Thanks…

  14. If the Old Testament cannot be understood apart from the New, these disciples could have legitimately responded to Jesus’ rebuke by saying: “How can you say that we are foolish and slow to believe the Old Testament since we are not even able to understand it apart from light which has not yet been provided?” This is not to deny that Christ is the pinnacle of redemptive history, but rather to say that Old Testament revelation could be understood by its original audience.

    Maybe, but we must also remember that these two disciples were apparently well-versed in the ministry of Christ before his death. Therefore, my response to your rebuttal would be…Since they had seen Christ’s ministry, miracles, death, and burial, or at the least heard of them, Christ would be justified in rebuking them for not understanding the prophets’ witness concerning him. This is evident, at least to me, by the fact that when John sent messengers to Jesus asking if He were the Messiah, Jesus responded,
    “…Go and tell John what you hear and see: the blind receive their sight and the lame walk, lepers are cleansed and the deaf hear, and the dead are raised up, and the poor have good news preached to them. And blessed is the one who is not offended by me.” (Mat 11:4-6 ESV)
    This is a clear reference by Christ to Isaiah 61:1-3. If John and his disciples were expected to believe based on that text alone, why should Jesus not expect these two to believe based upon the whole OT?

    Blame this comment on Moorhead…he sent me over here.

  15. Oh…I would disagree with that statement of the well-known reformed theologian.

  16. Men,
    To illustrate my point that has been explained under other posts let me ask you:

    If the Book of Esther was separated from the OT, would it be “inadequate and incomplete” in understanding the gospel from a mere “g-h” hermeneutic?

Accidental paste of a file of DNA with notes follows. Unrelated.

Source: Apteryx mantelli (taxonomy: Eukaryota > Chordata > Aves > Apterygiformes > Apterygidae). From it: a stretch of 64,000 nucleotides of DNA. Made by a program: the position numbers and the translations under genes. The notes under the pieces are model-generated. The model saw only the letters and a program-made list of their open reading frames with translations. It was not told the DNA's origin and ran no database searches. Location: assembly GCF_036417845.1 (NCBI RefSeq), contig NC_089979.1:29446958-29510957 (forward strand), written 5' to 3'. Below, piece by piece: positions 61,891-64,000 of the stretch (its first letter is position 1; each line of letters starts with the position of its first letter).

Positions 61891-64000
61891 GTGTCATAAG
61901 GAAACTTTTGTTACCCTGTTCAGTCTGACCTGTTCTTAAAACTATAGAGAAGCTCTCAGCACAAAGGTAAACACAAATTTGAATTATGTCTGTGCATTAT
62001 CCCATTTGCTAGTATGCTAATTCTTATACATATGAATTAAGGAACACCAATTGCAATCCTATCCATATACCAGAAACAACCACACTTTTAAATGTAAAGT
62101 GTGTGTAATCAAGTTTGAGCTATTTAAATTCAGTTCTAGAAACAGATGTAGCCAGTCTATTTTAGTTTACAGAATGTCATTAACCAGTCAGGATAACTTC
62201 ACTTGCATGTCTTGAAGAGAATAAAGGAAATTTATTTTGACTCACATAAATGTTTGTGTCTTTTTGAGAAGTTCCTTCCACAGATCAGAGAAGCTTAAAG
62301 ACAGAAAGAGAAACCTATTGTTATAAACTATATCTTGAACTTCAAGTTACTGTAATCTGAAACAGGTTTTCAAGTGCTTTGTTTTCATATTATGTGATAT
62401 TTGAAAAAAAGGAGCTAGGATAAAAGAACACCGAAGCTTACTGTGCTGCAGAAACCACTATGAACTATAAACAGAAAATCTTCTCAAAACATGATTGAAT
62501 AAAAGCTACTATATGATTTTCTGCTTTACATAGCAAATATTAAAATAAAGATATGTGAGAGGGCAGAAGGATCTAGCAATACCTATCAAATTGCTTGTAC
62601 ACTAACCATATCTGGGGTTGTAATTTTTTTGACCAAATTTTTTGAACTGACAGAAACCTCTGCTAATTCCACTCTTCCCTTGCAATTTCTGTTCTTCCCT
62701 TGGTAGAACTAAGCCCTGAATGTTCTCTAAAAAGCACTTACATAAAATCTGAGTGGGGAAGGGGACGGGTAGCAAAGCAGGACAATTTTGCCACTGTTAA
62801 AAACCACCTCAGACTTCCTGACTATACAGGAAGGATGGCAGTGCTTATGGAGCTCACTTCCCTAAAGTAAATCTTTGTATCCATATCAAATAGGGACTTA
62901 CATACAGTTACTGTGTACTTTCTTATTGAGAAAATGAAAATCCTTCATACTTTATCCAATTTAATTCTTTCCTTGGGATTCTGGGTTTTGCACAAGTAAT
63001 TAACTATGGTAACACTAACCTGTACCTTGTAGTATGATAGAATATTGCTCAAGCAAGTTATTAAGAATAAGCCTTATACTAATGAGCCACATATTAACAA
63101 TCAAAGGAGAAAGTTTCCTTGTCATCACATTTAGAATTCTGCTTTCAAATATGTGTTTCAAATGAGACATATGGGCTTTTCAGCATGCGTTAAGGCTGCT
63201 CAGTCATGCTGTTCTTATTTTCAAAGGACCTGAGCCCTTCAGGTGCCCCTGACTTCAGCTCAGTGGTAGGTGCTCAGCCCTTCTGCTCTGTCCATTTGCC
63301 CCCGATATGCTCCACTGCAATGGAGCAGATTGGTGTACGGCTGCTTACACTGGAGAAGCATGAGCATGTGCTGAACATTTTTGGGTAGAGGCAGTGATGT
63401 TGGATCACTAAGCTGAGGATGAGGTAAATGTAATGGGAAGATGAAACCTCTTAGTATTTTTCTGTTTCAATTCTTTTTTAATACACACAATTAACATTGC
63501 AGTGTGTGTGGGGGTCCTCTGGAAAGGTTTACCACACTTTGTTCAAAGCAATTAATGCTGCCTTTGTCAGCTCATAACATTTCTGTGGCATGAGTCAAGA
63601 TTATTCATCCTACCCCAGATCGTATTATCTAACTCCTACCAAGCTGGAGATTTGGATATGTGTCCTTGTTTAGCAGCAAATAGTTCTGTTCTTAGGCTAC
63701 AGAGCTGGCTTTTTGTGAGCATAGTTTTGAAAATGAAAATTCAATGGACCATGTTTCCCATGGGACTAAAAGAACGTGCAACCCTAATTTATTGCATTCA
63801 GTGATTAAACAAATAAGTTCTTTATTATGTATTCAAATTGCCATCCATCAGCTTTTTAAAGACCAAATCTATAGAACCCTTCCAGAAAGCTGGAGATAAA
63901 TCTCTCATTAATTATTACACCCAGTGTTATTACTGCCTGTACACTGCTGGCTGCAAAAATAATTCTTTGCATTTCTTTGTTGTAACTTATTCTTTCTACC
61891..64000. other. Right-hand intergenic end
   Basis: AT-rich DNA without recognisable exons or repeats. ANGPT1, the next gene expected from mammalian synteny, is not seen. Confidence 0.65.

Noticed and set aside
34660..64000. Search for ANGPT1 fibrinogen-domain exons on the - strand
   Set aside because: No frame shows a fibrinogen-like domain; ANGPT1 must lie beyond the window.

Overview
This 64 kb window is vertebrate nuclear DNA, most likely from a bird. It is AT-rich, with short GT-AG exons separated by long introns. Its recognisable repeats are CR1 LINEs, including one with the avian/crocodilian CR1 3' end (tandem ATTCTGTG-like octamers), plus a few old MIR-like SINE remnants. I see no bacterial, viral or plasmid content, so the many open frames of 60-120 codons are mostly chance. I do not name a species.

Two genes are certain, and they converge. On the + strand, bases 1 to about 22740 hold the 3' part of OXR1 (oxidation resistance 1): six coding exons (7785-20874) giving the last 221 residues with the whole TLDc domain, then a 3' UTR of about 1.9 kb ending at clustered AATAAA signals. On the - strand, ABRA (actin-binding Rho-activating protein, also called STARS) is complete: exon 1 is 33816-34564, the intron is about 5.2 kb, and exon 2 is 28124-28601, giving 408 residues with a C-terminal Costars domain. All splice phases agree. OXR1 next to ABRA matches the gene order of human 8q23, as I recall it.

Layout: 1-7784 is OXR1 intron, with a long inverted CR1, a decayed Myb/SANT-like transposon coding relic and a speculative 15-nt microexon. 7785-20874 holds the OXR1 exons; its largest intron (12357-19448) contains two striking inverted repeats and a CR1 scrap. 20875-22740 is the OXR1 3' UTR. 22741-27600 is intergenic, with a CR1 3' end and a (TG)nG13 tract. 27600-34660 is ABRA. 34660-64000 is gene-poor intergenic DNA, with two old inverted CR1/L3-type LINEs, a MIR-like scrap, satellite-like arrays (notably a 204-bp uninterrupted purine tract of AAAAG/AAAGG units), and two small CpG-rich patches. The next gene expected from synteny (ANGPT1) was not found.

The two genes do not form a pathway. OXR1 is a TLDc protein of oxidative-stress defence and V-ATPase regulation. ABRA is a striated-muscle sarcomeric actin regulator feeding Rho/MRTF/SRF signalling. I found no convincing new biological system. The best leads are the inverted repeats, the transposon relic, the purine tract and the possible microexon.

If you answer “yes” then your whole argument about not needing the NT to accurately understand the OT collapses.

    I dare say that those disciples who sat under the teaching of Jesus for three years as He expounded the OT knew the OT FAR FAR better than we do. So they were due for a rebuke.

    But for us, we have the wonderful commentary of the OT by Jesus and the Apostles. If we think that we can just separate the OT from the rest of God’s revelation and get it right, I think we have more faith in our abilities than even God has — for He gave us the NT to complete the story of redemption and show how all things are fulfilled.

  17. Posted by Mike on March 20, 2007 at 6:07 am

    Dan,

    I think there is definitely a misunderstanding of terminology here. To reject a christological hermeneutic is not a denial of the existence of types/anti-types, or of the fact that all redemptive history recorded in the OT was movement toward the first coming of Christ. To repudiate a christological hermeneutic is also not adenial of the fact that certain truths that were “foggy” in the OT became clearer with the revelation of Christ.

    A christological hermeneutic is allegorical, by definition. The difference is that a christological hermeneutic always renders an interpretation that is Christ-centered, whereas an allegorical interpretation reveals hidden ideas of any nature (contingent on the whim of the interpreter). These christological interpretations are not simply the observations of anti-types already delivered to us by the Apostles, but a pursuit of the alleged “primary reference” in a text that points to Christ. Those who employ a christological hermeneutic find references to Christ nearly everywhere, as Matt said:

    …they still point to Luke 24 as proof that references to Christ can be found on every page of the Old Testament. In this way, truths revealed about the Messiah in the New Testament are seen as the key to discovering the real meaning of the Old Testament Scriptures.

    The christological hermeneutic really does jettison a historical-grammatical approach to Scripture, seeking a meaning beyond the “content in the context” to find something that points to Jesus or his redemptive work. The interpreter employing the CH comes to a text with the thought, “The meaning of this text has to do with Christ–but what, exactly?”